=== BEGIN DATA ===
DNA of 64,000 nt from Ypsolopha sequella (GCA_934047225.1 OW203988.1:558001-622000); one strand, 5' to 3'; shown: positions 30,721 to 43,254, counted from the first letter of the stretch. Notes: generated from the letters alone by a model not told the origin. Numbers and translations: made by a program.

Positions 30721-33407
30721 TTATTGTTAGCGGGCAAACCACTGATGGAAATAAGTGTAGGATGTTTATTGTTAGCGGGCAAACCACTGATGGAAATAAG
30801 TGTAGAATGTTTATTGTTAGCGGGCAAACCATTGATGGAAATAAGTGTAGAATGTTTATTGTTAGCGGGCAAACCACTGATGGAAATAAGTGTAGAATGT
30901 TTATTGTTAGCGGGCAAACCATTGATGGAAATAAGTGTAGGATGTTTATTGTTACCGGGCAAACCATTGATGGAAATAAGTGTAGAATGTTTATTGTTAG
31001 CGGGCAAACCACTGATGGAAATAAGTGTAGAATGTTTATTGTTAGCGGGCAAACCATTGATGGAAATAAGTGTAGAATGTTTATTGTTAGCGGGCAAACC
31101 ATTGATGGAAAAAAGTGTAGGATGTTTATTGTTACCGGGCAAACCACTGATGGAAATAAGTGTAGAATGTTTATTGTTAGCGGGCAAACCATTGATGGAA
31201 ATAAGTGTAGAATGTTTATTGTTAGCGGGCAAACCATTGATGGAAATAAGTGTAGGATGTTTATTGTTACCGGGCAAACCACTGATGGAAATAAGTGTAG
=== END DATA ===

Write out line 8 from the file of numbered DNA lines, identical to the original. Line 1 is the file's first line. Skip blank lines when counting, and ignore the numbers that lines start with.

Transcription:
31201 ATAAGTGTAGAATGTTTATTGTTAGCGGGCAAACCATTGATGGAAATAAGTGTAGGATGTTTATTGTTACCGGGCAAACCACTGATGGAAATAAGTGTAG